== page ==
Amish Acres Historic Farm
Amish history in Indiana

Nappanee, IN.

May 22, 2002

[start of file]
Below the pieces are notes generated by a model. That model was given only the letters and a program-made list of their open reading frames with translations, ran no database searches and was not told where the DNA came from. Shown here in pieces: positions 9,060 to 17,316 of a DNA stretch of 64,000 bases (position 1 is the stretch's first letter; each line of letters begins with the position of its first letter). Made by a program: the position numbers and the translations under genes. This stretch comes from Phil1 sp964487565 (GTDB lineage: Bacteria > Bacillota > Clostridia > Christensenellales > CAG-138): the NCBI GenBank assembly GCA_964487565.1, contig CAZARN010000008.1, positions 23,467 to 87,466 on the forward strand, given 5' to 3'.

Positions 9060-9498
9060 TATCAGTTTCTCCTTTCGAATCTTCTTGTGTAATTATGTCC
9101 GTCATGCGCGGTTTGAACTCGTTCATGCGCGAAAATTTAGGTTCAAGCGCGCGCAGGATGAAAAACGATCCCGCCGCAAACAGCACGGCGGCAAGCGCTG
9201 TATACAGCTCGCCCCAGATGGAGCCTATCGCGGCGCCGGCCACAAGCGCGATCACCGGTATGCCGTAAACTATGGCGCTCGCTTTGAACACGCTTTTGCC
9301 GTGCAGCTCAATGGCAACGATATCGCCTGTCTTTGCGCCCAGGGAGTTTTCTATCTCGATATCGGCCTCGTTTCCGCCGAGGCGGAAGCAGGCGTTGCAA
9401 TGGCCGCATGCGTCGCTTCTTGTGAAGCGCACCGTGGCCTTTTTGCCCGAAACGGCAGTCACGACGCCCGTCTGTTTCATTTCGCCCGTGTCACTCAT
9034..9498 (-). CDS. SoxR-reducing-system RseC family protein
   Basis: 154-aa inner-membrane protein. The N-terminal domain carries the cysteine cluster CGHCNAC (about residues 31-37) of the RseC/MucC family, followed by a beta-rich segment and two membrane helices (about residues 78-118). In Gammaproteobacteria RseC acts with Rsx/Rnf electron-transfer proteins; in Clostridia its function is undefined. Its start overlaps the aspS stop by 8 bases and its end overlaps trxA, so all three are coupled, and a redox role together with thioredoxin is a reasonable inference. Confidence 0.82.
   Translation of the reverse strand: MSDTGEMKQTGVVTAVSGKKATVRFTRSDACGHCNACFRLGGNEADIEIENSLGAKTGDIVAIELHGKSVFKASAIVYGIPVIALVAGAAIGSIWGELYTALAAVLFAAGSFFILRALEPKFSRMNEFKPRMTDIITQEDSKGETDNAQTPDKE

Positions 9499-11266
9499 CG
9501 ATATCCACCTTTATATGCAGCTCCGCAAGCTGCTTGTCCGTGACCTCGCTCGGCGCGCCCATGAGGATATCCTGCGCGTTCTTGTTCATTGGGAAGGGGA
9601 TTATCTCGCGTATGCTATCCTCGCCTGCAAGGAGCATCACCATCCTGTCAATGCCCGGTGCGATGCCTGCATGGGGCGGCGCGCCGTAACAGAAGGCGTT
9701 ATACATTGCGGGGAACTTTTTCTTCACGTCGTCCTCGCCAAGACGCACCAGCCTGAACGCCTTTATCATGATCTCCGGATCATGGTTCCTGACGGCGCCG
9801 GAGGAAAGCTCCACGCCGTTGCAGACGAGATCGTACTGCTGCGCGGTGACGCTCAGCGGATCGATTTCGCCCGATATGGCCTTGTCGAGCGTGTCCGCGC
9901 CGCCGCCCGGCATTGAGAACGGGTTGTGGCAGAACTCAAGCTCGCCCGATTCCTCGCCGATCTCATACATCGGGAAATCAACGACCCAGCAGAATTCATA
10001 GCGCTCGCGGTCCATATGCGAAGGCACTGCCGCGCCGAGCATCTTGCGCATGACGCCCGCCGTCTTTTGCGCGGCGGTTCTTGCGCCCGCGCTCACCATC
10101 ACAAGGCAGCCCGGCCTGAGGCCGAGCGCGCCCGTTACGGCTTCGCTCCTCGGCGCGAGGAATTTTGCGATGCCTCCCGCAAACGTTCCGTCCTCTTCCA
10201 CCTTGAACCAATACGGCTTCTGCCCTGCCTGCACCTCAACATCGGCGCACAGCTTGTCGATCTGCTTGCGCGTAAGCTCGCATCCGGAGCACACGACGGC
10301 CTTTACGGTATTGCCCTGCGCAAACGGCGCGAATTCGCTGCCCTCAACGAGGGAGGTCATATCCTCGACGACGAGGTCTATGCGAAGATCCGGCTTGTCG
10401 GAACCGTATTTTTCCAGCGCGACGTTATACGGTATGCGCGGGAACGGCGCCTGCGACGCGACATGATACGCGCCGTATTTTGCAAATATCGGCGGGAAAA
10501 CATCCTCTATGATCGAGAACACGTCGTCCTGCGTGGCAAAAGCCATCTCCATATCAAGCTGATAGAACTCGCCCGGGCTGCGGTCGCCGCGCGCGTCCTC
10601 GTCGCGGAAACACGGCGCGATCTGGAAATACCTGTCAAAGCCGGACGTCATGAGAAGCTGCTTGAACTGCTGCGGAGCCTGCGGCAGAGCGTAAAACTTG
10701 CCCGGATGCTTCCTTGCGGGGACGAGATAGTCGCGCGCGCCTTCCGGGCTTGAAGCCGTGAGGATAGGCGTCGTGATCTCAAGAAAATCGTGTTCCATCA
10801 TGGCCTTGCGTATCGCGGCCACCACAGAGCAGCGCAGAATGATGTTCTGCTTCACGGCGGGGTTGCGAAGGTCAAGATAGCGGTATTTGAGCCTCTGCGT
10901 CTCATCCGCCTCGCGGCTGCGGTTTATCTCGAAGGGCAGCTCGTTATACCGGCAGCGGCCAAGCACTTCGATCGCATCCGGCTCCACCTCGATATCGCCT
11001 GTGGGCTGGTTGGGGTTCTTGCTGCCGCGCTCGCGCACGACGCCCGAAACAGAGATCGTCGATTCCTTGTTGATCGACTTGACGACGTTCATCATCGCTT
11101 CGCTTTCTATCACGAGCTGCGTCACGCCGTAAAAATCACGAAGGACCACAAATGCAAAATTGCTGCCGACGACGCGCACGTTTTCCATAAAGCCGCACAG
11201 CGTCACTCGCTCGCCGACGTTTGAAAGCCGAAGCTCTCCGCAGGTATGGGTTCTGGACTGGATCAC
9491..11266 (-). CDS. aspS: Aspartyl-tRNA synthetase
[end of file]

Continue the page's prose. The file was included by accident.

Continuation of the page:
In the little town of Nappanee, in the northern center of Indiana is an 80 acre farm filled with all sorts of interesting things.  We had been visiting friends in the area when Suzi, our host, suggested that we run up and tour the place.  Although there are admittedly no Amish presently working on the farm, it is as authentic as it can be.  The lack of Amish did assist in one area.  They have an aversion to having their pictures taken, and one must be conscious in which direction the camera is pointed to avoid becoming offensive.  There was no problem finding the place, as the center of attraction is a gigantic round red barn, built in 1911, which has been turned into a theater.  It seats around 400 and several musicals are performed here each year. The first stop was at the greeting barn, where proper tickets were acquired and we were told that a guided tour would start in a short while.  We wandered around in the barn for a while examining the many handmade things that the Amish are so famous for. The Amish are very strict on the selection and type of clothing they wear.  The gift shop had an ample supply of hats and other items, and of course Laura and Suzi had to try them on.  One particularly notable item were the dolls.  They came without faces. This followed the same rules that did not allow the Amish to have their pictures taken. They believe that the bible does not allow them to have graven images before God.  Having completed our tour of the gift shop we stepped outside to await the ringing of the large dinner bell that would signal the start of the guided tour.  The day had turned out to be gorgeous with a steady breeze blowing over lush green lawns and manicured bushes. We sat for a while as Laura and Suzi caught up on all the gossip. With the ringing of the bell, we proceeded to the carriage hitch to meet our guide, Sherry.  Sherry was a wonderfully energetic person, filled with all sorts of tidbits and facts about the Amish and their life style.  We would spend the next hour or so with her as we wandered through the various building and stopped along the paths to examine items of everyday use to this reserved and seemingly withdrawn group of people.  She explained that the Amish are a progression through several beliefs starting with the Anabaptists of old Europe.  Anabaptists were those who believed in a second baptism, and a more strict adherence to the ways of God. They appeared in Switzerland and Germany in the early 16th century, these followers found it increasingly difficult to follow their own ideas while surrounded with non-believers, and subsequently began a more withdrawn and somewhat secretive lifestyle.  They abandoned the formal church building and adopted a method of worship at meetings in their homes.  This and many other practices remain today.